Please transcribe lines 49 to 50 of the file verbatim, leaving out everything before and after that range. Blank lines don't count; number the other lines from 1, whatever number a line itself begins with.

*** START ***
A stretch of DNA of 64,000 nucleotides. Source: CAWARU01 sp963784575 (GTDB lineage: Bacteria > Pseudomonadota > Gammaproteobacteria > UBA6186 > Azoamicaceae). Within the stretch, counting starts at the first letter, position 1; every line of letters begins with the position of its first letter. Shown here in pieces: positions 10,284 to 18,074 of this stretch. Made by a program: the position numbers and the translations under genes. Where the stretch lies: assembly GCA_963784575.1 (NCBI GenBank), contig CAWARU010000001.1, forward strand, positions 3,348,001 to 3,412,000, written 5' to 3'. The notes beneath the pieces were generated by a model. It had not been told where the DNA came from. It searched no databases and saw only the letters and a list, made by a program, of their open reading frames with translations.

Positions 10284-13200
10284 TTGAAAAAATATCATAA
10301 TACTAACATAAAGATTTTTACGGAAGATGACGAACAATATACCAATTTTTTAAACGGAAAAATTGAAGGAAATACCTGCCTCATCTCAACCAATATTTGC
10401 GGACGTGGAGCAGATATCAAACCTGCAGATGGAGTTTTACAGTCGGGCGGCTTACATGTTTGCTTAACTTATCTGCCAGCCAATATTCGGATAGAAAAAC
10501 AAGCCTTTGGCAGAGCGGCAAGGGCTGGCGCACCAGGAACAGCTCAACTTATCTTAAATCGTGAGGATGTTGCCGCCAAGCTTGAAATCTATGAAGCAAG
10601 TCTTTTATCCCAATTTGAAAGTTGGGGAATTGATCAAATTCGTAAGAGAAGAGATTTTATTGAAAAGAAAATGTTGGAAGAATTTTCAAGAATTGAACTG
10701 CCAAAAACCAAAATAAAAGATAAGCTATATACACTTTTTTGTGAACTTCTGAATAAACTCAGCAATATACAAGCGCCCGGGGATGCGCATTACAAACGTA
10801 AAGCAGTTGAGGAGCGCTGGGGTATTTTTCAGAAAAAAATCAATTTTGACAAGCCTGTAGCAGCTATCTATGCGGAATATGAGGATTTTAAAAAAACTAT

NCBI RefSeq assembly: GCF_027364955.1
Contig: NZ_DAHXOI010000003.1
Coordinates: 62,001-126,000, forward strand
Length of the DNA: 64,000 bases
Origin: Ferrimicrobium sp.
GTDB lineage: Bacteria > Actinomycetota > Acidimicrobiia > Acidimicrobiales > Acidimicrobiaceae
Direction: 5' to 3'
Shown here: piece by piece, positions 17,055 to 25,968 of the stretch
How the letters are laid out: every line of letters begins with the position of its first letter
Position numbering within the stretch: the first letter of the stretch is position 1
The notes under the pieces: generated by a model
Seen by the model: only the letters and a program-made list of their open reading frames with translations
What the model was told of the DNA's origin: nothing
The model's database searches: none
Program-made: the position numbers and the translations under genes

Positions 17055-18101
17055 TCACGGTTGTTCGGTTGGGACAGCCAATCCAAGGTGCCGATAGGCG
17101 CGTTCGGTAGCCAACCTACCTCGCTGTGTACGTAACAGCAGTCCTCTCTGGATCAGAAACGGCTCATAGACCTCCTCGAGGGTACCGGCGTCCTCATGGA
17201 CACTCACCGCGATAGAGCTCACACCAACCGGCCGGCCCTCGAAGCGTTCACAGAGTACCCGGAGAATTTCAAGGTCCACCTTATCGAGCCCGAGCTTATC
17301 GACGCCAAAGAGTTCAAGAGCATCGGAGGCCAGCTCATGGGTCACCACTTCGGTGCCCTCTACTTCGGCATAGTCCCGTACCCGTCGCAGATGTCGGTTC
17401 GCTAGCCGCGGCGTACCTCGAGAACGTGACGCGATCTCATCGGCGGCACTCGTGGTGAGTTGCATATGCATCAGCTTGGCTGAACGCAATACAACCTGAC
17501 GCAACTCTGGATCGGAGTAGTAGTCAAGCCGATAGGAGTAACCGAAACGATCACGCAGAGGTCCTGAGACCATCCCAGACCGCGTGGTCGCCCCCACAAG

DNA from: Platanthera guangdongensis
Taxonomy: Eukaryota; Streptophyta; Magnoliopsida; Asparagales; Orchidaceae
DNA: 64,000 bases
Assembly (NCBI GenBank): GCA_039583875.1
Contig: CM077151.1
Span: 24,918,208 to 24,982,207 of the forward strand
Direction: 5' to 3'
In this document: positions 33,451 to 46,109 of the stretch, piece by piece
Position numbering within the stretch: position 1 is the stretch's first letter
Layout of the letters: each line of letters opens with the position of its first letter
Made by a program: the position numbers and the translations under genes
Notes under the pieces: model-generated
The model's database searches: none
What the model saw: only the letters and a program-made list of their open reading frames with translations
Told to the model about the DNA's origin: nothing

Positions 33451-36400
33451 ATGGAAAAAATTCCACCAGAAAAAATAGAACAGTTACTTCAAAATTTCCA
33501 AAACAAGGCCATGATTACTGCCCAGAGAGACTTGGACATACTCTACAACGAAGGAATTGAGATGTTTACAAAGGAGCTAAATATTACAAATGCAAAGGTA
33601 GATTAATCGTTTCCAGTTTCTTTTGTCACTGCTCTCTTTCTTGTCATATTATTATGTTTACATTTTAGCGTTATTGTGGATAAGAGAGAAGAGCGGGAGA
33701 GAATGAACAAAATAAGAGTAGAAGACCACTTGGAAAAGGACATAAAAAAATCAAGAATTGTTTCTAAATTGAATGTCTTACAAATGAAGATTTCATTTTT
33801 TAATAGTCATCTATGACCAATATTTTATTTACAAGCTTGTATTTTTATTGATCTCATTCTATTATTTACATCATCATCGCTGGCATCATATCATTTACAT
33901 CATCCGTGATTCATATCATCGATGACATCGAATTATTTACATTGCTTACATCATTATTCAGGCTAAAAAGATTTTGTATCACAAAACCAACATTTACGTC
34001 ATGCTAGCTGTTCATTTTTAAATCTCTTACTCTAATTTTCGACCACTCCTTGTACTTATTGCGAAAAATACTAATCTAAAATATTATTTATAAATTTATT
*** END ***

33501 AAACAAGGCCATGATTACTGCCCAGAGAGACTTGGACATACTCTACAACGAAGGAATTGAGATGTTTACAAAGGAGCTAAATATTACAAATGCAAAGGTA
33601 GATTAATCGTTTCCAGTTTCTTTTGTCACTGCTCTCTTTCTTGTCATATTATTATGTTTACATTTTAGCGTTATTGTGGATAAGAGAGAAGAGCGGGAGA